Horse Food – Everything you need to know about horse feed

What do you feed a horse? How do you provide adequate nutrition to a horse without a detrimental effect? These are good questions to ask if you want to lay a foundation to maintaining a healthy horse. With so many different types of horse feed and supplements flooding the market daily, finding the answer can be a daunting task.

Furthermore, there is a lot of myth associated with horse feed. All this concocted together makes it even more difficult to comprehend. Generally, horses must be fed adequate amounts of roughage with small amounts of grain. It is also important to understand that if you are altering the food of the horse, it must be done so gradually. Furthermore, supplementation too should ideally be ingested in the horse. This is due to the fact that generally, horses do not get all their nutrition requirements from their traditional diets.

This guide intends to help you understand how to provide adequate nutrition to your horse, the types of food you can feed, the basic principles, and more. This can act as the guide or rulebook to follow to provide your horse with a healthy, nutritional horse feed.

Horse food – What do they really like to eat?

Horses like to eat roughage and grains. A horse’s diet must mainly consist of roughage as many breeds of horse do not require grain. Also called dietary fiber, roughage is food that constitutes high crude fiber. Some examples of roughage are chaff and hay. In most cases, high quality hay would suffice as horse feed for the horse to receive most of its nutritional requirements. While majority of the horse feed must comprise roughage, grains play a role in filling up the nutritional gap that roughage alone doesn’t fill.

The reason that roughage is largely recommended as horse feed is due to the fact that a horse’s digestive system is designed in a way that it efficiently absorbs the nutrition from such foods. Nevertheless, it is imperative to understand that too much of dietary fiber can be detrimental to their health. As a rule of thumb, a horse must only consume 1-2% of their bodyweight in roughage.

Grains must be fed in small quantities across several meals rather than filling up its food tray with the full daily quota at once. This is more natural to the horse and it makes the digestive process much easier too.

With the above information registered, it is imperative to also understand that you mustn’t change a horse’s diet rapidly. It must be a gradual process wherein it is advised to add on 25% of the new horse feed daily into its current diet. This would mean that the horse completely change its diet only within a week.

Horse eating grass: Why do they do it and what are the benefits?

Horses love eating grass as it is their natural food and it works wonders for their digestive system. However, it must be noted that a horse that eats too much grass can be prone to laminitis. It is important to limit this, and one way to go about it is by introducing a horse to a grazing muzzle. It is also vital to ensure that your pasture is fully cleared from any plants that can be harmful to your horse.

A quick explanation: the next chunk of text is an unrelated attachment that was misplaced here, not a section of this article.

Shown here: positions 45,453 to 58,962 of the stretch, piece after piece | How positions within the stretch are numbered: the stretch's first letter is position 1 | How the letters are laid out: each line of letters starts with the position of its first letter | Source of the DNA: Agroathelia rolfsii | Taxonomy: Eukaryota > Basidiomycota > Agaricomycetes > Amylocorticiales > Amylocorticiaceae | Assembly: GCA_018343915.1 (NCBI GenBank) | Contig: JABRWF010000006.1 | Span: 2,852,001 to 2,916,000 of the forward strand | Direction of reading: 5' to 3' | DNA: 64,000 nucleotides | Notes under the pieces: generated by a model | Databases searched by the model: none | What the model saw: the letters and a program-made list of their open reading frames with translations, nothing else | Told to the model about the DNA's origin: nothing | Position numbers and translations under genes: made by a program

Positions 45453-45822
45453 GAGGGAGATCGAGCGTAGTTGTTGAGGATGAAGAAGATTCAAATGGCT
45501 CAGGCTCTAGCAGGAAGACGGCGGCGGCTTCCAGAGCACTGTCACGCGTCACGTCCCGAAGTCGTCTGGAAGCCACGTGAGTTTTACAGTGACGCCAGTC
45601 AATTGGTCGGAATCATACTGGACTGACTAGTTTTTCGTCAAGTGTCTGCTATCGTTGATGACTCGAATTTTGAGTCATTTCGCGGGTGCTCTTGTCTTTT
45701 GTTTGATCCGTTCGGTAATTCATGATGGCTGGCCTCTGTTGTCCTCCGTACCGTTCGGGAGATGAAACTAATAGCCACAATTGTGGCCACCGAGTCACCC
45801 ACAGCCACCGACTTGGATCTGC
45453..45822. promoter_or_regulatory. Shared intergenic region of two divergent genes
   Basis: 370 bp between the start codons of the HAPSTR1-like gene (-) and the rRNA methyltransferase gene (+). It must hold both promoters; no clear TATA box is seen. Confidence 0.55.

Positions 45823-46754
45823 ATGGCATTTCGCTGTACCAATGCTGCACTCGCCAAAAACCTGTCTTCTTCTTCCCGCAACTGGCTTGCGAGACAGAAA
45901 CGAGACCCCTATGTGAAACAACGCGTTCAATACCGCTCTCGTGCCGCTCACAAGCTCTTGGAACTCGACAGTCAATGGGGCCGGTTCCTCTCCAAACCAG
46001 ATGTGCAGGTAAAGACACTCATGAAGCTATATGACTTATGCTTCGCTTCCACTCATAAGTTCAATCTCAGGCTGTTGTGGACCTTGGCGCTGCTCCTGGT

Benefits of grass

Grass generally contains lesser protein than other roughage. Therefore, horses eating grass can curb their appetite without an excess of protein and calories.

Since it is natural for a horse to graze on pasture the entire day, an underweight horse can be left to graze for long hours to gain weight.

  • Grass is generally rich in vitamins, minerals, and calcium.
  • It is a more natural for of horse feed.
  • A horse left to graze reduces behavioral problems.
  • It is more cost effective for your horse to eat grass.
  • It can help fix many nutritional deficiencies a horse might have

Horse grain – Introduction

Not all horses need grain, but horse grain is an imperative part of working horse’s diet. Although it may not constitute to being the majority of the horse feed, it does fill nutritional gaps that roughage cannot. Horses, especially working horses, cannot thrive on roughage alone. The most common grains are oats, barely, and corn.

All horse feed portions are determined by a horse’s size, its energy requirements, and age. For example, pregnant mares, race horses, and working horses would require larger portions of grain that other horses. By large, however, horse feed is rationed based on the weight of the horse

What is horse grain?

A horse grain is a small, dry seed that is harvested for a horse’s consumption. The most common grains you would find in horse feed are oats, barley, and corn. In the wild, the seed head of grass would be the closest that a horse would come to consuming grains. It is easy to feed a horse too much grain and therefore must be monitored closely when adding it to their feed.

A horse will eat roughly 3% a day of its bodyweight in horse feed. A 1,000lbs horse would roughly eat 30lbs horse feed a day. This should be the horse’s daily ration. Roughage would comprise majority of this ration, while grains should constitute only a small percentage of this. As a starting point, you can multiply your horse’s weight by 0.3 to determine how much grain you it can consume. On average, a 1000lbs horse can consume 1-8lbs of grain daily. However, this amount can vary depending on the horse’s exercise levels. An extremely hard-working horse can consume up to 15lbs of grains daily.